The frame and panel method incorporates the mortise and tenon technique, and is fundamental in the construction of traditional Chinese cabinets. The 4 sides of a rectangular frame are mortised and tenoned together at the corners, with each piece of the frame having a groove carved out on the inside edge. The interior panel is fashioned with a corresponding tongue on the outer edges to fit tightly within the grooves of the frame. These grooves provide just enough space for the wood to breathe and adjust when it expands and contracts due to weather.

Aside from being more time and labor intensive, execution of this technique requires a great amount of technical skill. However, the superior quality of the joinery is undeniable, allowing furniture to last for several generations and still remain durable. Even furnishings from the early Ming period 600 years ago have survived to this day in impeccable condition. It is no wonder then, why Europeans were so fascinated by the ingenuity of Chinese carpentry in the 18th century.

Elmwood Ming Espresso Finish Cabinet

A solid elmwood Ming style cabinet built with frame and panel construction.

Cultural and Religious Influences on Design

Prior to the Qing dynasty, the aesthetic of Chinese cabinets was very minimalist, lacking additional details like carving, painting, and gilding that were much more common in western furniture. Instead, design principles focused solely on the purity of form and shape and the beauty of the raw materials used. Far less attention was given to ornamentation or anything that was not deemed essential to a piece’s function.

This philosophical approach to art and craft was very much tied to the belief systems of Buddhism, and in particular, Zen. Great emphasis was placed on the idea of living in harmony, requiring one to embrace principles of yin and yang, austerity, simplicity, and naturalness. Purity of form and shape calls attention to the space which an object occupies, but also to the space which it does not. Even the void is part of the whole. This state of balance is a fitting metaphor for the mortise and tenon technique: where motise is yin and tenon is yang. The two parts are integrated and complementary of one another.

Light Walnut Elmwood Mandarin Peking Sideboard

Emphasis on form, shape, and the natural quality of materials are signature characteristics of traditional Chinese furniture aesthetic.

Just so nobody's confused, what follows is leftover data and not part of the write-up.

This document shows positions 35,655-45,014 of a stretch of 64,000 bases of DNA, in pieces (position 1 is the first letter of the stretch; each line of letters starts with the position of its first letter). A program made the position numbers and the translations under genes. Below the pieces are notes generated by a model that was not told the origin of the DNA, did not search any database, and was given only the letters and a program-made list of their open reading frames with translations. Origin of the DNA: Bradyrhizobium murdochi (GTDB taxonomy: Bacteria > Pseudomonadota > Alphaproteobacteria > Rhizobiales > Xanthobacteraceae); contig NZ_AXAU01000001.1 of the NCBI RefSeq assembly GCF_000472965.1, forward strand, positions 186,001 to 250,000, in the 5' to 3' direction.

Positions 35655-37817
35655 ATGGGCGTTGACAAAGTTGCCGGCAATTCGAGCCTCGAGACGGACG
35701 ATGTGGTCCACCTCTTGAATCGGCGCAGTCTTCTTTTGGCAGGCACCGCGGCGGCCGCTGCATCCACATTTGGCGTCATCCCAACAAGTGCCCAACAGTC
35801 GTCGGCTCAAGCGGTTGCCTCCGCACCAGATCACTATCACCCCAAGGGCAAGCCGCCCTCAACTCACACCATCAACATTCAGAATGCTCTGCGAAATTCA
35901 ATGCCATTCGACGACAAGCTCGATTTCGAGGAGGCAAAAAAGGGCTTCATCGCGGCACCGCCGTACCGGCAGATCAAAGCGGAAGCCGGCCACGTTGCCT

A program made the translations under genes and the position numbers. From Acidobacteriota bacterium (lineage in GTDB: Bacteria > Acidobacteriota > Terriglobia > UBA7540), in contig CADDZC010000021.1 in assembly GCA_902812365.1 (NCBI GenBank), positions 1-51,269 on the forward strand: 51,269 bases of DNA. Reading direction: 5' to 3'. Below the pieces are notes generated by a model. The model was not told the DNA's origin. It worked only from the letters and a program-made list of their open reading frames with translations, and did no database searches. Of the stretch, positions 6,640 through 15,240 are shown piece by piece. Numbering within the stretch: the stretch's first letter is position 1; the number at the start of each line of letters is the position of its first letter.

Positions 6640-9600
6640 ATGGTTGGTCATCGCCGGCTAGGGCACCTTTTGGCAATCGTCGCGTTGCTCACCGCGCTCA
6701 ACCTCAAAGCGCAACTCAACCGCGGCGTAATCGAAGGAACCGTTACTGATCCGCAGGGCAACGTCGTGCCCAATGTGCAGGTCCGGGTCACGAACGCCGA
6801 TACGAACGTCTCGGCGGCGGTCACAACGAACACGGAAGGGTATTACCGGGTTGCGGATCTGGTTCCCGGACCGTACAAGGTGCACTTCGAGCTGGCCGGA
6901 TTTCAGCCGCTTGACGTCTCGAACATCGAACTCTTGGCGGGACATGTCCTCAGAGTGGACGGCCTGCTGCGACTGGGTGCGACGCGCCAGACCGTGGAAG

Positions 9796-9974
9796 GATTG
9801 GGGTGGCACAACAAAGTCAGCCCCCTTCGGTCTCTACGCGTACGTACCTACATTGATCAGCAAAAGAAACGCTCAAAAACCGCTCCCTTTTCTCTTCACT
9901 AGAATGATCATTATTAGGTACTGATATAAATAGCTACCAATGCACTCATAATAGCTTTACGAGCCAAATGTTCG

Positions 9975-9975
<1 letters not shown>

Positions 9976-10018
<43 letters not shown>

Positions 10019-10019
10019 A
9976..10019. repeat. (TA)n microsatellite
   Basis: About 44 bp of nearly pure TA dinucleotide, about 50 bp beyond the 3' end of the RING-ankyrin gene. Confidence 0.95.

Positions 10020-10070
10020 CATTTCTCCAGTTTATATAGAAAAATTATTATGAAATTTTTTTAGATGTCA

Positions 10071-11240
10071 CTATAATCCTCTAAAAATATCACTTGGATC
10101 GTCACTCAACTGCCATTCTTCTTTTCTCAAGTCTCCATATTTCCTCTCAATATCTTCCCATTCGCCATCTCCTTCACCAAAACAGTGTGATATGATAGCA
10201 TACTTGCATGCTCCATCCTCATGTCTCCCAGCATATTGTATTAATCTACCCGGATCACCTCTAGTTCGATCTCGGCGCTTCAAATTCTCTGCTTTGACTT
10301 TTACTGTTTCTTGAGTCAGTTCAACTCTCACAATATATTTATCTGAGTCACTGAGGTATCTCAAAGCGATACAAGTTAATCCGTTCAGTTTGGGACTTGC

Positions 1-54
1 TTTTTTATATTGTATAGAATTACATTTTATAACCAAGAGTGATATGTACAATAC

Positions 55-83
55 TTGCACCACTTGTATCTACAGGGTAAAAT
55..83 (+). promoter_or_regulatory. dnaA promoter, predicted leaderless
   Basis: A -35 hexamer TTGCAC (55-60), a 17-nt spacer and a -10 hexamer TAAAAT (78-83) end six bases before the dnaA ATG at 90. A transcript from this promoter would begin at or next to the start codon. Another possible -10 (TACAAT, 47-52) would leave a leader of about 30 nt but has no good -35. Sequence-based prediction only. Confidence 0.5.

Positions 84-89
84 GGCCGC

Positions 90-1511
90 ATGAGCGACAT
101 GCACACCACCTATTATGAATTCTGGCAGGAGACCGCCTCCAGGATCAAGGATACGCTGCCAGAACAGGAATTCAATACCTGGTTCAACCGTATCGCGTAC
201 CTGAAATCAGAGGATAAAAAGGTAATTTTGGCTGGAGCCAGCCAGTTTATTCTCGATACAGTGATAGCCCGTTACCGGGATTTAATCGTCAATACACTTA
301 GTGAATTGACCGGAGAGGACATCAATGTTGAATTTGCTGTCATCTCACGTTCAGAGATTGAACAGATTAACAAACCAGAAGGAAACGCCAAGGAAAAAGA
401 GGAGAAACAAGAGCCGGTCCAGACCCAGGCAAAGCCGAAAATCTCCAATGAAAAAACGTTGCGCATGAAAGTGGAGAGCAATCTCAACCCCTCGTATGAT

Ming Cabinets

The Ming Dynasty represents the culmination of years of technical evolution in Chinese carpentry techniques. The idea that "less is more" contributes to this style and makes it a great fit in a contemporary setting.

Black Elmwood Peking Cabinet

Black Elmwood Peking Cabinet

Vintage Elmwood Ocean Blue Wedding Cabinet

Vintage Elmwood Ocean Blue Wedding Cabinet

Distressed Red Elmwood Ming Vanity Cabinet

Distressed Red Elmwood Ming Vanity Cabinet


Qing Cabinets

Qing style furniture integrated many elements influenced by Western culture and arts, such as Renaissance, Baroque, and Rococo. In contrast to the simplicity of the Ming style, Qing cabinets often feature elaborate details and ornamentation.

Distressed Golden Yellow Elmwood Qing Dynasty Cabinet

Distressed Golden Yellow Elmwood Qing Dynasty Cabinet

Vintage Elmwood Mandarin Qing Dynasty Armoire

Vintage Elmwood Mandarin Qing Dynasty Armoire

Distressed Blue and White Qing Hai Tibetan Cabinet Set

Distressed Blue and White Qing Hai Tibetan Cabinet Set


Media Cabinets

Blending timeless oriental style with the durability afforded by traditional Chinese carpentry techniques, our selection of media cabinets and TV Stands are crafted with beauty and functionality in mind.

Natural Finish Rosewood Chinese Altar Media Cabinet

Rosewood Altar Style Media Cabinet

Distressed Blue Elmwood Ming Sideboard

Distressed Blue Elmwood Sideboard

Blue Elmwood Chinese Kang Media Cabinet

Blue Elmwood Kang Media Cabinet


Buffet Cabinets

Complement your dining space with a unique buffet cabinet that will provide an ideal storage solution as well as an eye catching showpiece for guests.

Black Rosewood Longevity Sideboard

Black Rosewood Longevity Sideboard

Distressed Red Altar Sideboard

Distressed Red Altar Sideboard

Cherry Rosewood Floral Carving Sideboard

Cherry Rosewood Floral Carving Sideboard


Date Published:

Publisher: China Furniture and Arts Enterprises Inc. China Furniture Logo